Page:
We’re in a new era, folks. I suppose that we have all sensed that for a while now, but it’s still disappointing to see it happening before our eyes. The last few days have brought Yankee fans a flurry of emotions. As fans have probably all have seen already, it’s been reported by Matthew Roberson of the New York Daily News that the Yankees prefer to not shell out the contracts that might be required to get free-agent shortstops Carlos Correa and Corey Seager. Just hours before that report, Evan Drellich and Lindsey Adler brought us other disappointing news.
This isn’t too shocking, but Hal Steinbrenner was a supporter in the owners’ offer to the MLB Players Association which would lower the CBT threshold. Steinbrenner is one of seven owners on Rob Manfred’s labor policy counsel, making his stance and influence on these discussions extremely important. While that group includes owners from other small and mid-market level teams, it is obvious that Steinbrenner’s influence reigns high up on the totem pole, given the Yankees’ status in the league.
In a perfect world, Steinbrenner would’ve had the Yankees’ competitive edge in mind throughout these negotiations — that means keeping the CBT and luxury tax where it stands right now (or in the CBA which is set to expire in December). However, it’s become apparent that Hal’s desires lie with the rest of the owners. In a world where the CBT threshold is lowered, the Yankees would lose the one thing which puts them above all others when it comes to player acquisition, and that’s their deep wallets.
In 2021, only the Dodgers went above the CBT threshold and had to dip into the luxury tax. If the threshold was lowered to $180 million, seven teams — including the Yankees — would have had to dip into the luxury tax as well. Given the Yankees’ and Steinbrenner’s actions in recent years, there is no reason to believe that this would not have a negative impact on the Yankees’ willingness to outspend other teams in free agency or acquire high salaried players via trade.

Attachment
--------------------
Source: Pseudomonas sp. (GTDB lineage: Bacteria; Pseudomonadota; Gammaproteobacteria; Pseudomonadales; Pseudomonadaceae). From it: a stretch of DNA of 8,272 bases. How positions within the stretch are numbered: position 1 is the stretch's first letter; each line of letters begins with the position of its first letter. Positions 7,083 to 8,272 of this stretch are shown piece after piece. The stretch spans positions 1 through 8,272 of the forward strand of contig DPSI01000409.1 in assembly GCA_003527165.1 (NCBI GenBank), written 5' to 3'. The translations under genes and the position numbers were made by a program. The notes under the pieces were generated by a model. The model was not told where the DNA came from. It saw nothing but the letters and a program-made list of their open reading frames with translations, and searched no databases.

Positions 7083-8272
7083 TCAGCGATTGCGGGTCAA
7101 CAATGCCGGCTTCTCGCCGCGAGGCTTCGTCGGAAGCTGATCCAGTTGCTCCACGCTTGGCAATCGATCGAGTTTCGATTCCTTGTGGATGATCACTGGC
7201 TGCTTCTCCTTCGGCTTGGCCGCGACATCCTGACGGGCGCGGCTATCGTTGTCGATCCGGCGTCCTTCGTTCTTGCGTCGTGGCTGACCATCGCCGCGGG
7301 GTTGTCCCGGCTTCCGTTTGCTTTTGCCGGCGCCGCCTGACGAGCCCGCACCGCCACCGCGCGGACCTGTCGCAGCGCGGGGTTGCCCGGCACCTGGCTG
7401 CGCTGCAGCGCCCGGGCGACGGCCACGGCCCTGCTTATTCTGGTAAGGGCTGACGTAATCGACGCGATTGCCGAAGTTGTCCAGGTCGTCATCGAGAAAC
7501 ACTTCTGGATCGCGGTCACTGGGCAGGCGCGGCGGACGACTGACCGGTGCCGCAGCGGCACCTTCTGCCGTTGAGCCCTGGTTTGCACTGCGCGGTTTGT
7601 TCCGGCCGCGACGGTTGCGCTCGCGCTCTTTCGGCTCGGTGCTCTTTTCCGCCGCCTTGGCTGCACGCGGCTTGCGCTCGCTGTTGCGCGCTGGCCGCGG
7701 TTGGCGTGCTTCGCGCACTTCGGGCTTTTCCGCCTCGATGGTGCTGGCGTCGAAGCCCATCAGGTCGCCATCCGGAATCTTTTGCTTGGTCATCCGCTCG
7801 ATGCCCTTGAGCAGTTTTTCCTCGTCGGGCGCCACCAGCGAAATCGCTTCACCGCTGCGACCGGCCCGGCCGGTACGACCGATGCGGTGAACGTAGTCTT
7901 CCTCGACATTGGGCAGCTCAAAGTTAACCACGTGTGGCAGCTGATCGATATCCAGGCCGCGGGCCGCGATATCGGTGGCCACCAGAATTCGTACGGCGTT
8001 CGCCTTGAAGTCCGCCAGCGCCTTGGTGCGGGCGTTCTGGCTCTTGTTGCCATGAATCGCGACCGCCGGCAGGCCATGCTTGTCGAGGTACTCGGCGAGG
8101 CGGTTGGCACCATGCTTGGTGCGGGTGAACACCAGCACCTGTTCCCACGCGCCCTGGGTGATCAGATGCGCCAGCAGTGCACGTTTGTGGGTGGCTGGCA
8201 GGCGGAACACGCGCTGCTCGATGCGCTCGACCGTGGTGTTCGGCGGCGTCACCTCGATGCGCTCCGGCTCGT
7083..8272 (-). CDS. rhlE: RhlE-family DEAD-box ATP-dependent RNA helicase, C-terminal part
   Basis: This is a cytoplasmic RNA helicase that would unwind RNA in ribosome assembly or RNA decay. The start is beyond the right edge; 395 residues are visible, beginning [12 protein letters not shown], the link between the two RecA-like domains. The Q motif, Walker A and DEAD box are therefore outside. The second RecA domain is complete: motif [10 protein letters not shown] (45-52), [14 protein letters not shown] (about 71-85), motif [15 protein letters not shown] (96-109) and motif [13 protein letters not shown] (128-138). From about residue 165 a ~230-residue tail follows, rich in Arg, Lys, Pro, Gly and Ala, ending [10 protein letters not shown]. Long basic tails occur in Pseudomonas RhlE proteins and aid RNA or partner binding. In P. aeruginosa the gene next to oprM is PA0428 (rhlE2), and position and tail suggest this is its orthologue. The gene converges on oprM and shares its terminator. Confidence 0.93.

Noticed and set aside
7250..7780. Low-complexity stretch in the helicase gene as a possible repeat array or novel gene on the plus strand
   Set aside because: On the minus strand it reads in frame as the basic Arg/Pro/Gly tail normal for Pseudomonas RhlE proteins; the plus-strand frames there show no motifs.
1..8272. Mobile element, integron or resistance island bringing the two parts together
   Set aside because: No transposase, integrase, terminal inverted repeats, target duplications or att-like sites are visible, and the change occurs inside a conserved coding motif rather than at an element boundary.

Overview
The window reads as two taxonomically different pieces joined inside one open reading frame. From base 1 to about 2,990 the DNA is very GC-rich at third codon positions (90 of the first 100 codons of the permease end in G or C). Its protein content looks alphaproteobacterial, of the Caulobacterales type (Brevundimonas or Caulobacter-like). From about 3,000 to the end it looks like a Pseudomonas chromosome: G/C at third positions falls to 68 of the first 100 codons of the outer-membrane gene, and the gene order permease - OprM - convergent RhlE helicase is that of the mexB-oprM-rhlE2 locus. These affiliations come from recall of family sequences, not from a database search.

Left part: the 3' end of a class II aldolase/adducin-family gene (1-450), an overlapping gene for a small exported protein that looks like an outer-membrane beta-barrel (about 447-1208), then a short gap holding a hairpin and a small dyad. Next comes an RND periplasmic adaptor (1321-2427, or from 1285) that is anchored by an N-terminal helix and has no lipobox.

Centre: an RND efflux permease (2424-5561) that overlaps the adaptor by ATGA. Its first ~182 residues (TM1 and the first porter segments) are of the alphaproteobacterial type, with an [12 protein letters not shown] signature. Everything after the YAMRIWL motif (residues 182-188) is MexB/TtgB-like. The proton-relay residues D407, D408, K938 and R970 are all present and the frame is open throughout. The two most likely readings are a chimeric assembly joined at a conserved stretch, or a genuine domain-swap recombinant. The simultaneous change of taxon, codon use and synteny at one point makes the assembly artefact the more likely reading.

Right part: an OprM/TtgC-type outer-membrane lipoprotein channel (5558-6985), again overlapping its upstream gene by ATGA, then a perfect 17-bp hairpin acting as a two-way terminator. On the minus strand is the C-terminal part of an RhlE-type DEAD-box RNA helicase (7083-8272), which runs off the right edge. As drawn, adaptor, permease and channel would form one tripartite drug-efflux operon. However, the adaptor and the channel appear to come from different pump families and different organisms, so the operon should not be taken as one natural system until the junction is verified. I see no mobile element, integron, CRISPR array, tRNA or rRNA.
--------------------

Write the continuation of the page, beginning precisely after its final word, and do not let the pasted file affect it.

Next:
Moves such as acquiring Giancarlo Stanton and Gerrit Cole would almost certainly be less likely to happen. Could this be why their interest in Carlos Correa and Corey Seager isn’t burning hot? Well, not exactly. The players were not at all enthused about this proposed structure, for reasons I’ve already pointed out. It can’t be ruled out anyways though since it’s in the best interest of the owners, and evidently Steinbrenner, to keep all options open in the case that the MLBPA is willing to take concessions on the CBT/luxury tax to receive benefits elsewhere.
You may be thinking, is it not weird that there is a report from The Athletic about Hal Steinbrenner, but no other owner? To that I’d say if the owner of the biggest market in the sport comes out in favor of a proposal (perhaps even leading the charge) which would decrease his team’s competitive advantage, then you better believe that there is going to be a report about it. That’s especially true when said team has swung through hoops trying to avoid paying the luxury tax multiple times in recent seasons.
Again, we’re in a new era now. Hal Steinbrenner has made it clear to fans that winning is not the main priority. To me, this all started with passing up on Bryce Harper and Manny Machado. The odds are in favor that this team will also pass up on Corey Seager and Carlos Correa. I know, I sound spoiled. They signed a generational pitcher to a $300 million deal! That may be the case, but they still have avoided spending elsewhere because of it ... even when they are in a prime position to acquire some of the league’s best position players.
It’s about time that we change our expectations for the Yankees and their spending habits. I’m sure they’ll still sign and acquire great players, but in situations that seem like no-brainers, it might not actually be anymore. It’s not as simple as there being an obvious need and them signing the best free agent available anymore.